PROVO — Crews were expected to mop up hot spots overnight from Friday's four-alarm fire that gutted the historic Provo Tabernacle.
"All of the roof has collapsed into the structure, and now it's just a process of putting out the burning debris and getting it safe for us to go and take a look at it," said Provo Fire Marshal Lynn Schofield.
Fire crews remained at the scene through Friday/Saturday night as flames and embers could still be seen inside the building.
Structural engineers and city and church officials will meet this morning to determine what to do next with the building. A task force including the state fire marshal also will be involved in the investigation.
"As we dig through the debris, there are certain indicators that will help show us where the fire was most intense and burned the longest, and we will work from there," Schofield said.
While there was no official estimate of the damage to the tabernacle, millions of dollars in electronic equipment also went up in flames. Much of that camera and lighting equipment belonging to BYU and the LDS Church was at the building to produce and record a music production that was scheduled for Friday night.
"We're all really devastated," said Provo Mayor John R. Curtis. "Everyone in Provo has significant memories of concerts, plays, church meetings. It's an extremely vital part of my community. It's really a fabric of the community."
Scott Trotter, a spokesman for The Church of Jesus Christ of Latter-day Saints, called the fire "tragic."
"The building not only serves our members and the community, but is a reminder of the pioneering spirit that built Utah. The damage appears severe, and until we make a structural assessment, we won't know whether this historic treasure can be saved." The fire was reported at 2:43 a.m. after being spotted by a security guard. Fire crews initially tried to go inside the building at 100 S. University Ave. to battle the flames. But after they saw how much the fire had already spread, they pulled back and fought for hours in a defensive mode.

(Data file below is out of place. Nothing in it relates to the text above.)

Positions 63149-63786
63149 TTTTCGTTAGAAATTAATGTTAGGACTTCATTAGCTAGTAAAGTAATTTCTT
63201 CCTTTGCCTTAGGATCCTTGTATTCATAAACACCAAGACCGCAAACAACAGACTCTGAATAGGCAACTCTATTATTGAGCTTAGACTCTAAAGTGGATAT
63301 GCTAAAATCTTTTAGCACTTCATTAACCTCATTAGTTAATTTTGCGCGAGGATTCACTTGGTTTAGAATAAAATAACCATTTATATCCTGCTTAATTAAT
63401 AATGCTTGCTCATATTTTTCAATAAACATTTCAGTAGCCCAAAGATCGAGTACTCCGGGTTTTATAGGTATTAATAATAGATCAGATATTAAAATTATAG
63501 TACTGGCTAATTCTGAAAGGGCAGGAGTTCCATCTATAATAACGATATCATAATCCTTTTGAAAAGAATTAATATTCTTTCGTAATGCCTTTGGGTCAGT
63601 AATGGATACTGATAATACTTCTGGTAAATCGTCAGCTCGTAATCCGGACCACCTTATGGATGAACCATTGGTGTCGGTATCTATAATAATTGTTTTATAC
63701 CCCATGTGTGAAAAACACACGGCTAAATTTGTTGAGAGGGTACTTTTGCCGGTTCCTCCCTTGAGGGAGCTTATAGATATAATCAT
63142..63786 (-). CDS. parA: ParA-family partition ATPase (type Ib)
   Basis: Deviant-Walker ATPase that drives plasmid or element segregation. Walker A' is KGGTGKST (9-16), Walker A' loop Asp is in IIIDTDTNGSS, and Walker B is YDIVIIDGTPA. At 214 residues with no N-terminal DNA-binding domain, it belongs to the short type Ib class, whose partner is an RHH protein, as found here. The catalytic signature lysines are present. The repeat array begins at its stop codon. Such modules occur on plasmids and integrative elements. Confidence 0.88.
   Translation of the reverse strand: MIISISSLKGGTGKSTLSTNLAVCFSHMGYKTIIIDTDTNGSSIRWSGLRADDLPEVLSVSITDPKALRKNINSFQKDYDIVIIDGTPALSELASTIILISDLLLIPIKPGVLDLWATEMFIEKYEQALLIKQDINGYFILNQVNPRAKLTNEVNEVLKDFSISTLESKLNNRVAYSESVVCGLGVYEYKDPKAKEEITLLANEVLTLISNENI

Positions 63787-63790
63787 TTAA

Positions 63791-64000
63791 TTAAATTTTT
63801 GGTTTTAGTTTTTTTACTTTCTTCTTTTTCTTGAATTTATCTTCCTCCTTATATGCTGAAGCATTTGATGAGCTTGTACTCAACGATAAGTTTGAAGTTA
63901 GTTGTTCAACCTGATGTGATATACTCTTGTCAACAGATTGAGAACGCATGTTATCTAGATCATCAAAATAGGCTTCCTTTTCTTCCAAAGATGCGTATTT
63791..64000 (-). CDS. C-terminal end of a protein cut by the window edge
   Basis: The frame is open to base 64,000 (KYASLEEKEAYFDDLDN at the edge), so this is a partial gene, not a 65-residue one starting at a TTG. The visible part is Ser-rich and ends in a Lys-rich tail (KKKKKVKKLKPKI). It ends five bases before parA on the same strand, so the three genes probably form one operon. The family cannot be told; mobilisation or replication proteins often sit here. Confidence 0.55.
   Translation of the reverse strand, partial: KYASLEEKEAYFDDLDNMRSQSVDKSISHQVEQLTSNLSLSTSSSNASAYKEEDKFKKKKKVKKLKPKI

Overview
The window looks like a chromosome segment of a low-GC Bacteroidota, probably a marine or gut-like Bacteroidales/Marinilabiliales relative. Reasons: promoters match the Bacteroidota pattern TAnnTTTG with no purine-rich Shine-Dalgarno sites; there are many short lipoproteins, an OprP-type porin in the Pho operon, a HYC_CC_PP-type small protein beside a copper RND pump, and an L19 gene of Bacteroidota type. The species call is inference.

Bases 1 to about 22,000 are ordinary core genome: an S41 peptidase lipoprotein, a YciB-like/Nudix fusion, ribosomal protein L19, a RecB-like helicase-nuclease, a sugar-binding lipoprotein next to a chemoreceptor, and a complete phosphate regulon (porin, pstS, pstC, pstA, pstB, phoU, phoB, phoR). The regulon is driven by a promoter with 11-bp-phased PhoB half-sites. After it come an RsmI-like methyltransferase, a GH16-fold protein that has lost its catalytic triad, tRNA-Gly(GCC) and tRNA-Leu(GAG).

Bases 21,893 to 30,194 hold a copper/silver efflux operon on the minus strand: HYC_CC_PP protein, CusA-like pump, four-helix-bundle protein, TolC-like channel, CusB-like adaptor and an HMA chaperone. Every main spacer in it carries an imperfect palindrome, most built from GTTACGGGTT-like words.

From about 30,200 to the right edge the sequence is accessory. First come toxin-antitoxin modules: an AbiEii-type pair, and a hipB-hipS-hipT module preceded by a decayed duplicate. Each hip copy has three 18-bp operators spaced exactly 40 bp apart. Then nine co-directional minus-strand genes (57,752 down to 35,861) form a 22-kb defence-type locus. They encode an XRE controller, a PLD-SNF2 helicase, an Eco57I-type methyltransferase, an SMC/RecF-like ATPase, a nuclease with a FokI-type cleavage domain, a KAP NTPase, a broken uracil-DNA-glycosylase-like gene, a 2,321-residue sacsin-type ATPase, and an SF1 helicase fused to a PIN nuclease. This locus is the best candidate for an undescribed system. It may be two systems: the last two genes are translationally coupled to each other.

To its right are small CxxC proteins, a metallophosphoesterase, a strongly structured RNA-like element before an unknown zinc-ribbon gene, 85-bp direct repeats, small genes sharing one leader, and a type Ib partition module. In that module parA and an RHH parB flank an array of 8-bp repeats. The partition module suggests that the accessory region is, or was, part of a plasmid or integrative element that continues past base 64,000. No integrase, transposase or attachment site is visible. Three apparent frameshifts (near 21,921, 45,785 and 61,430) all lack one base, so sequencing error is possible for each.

"It's an old building. It's heavy timber construction and so if it's been smoldering or burning for quite a while…We just don't know the integrity of the building and how safe it is inside. That's why they decided to go defensive once they got here," said Deputy Provo Fire Chief Gary Jolley.
The decision to keep firefighters outside of the building may have saved lives. With a loud echoing bang, the roof collapsed at about 6 a.m., creating a massive pile of burning rubble inside.
"That was just a horrible sound. It was like an explosion," said long-time Provo resident Carl Bacon, who was outside the building when the roof collapsed.
"This is unbelievable, such a tragic experience. So many meetings have been held here," Bacon said. "This is a marvelous historic site, a sacred place for us."
Flare-ups continued throughout the day as firefighters from all five of Provo's stations battled the blaze.
Most of the brick facade on the lower portion of the building remained standing, but fire officials were worried about its structural integrity and set up a "collapse zone" perimeter around the building, allowing no one to be inside it.
There was no immediate word on what may have started the blaze. The official website for the LDS Church says the fire was believed to have started on the second floor.
BYU crews were filming a rehearsal inside the tabernacle Thursday night. One witness said she smelled something like a hot glue gun. "We just thought, 'OK, maybe it's just TV crews and lights,'" she said.
"Gloria" — a scriptural account of Christ's birth set to music — draws crowds every Christmas, and composer Lex de Azevedo was offering it admission-free Friday and Saturday nights. The 200 singers, musicians and a film crew were there until 11 p.m. rehearsing.
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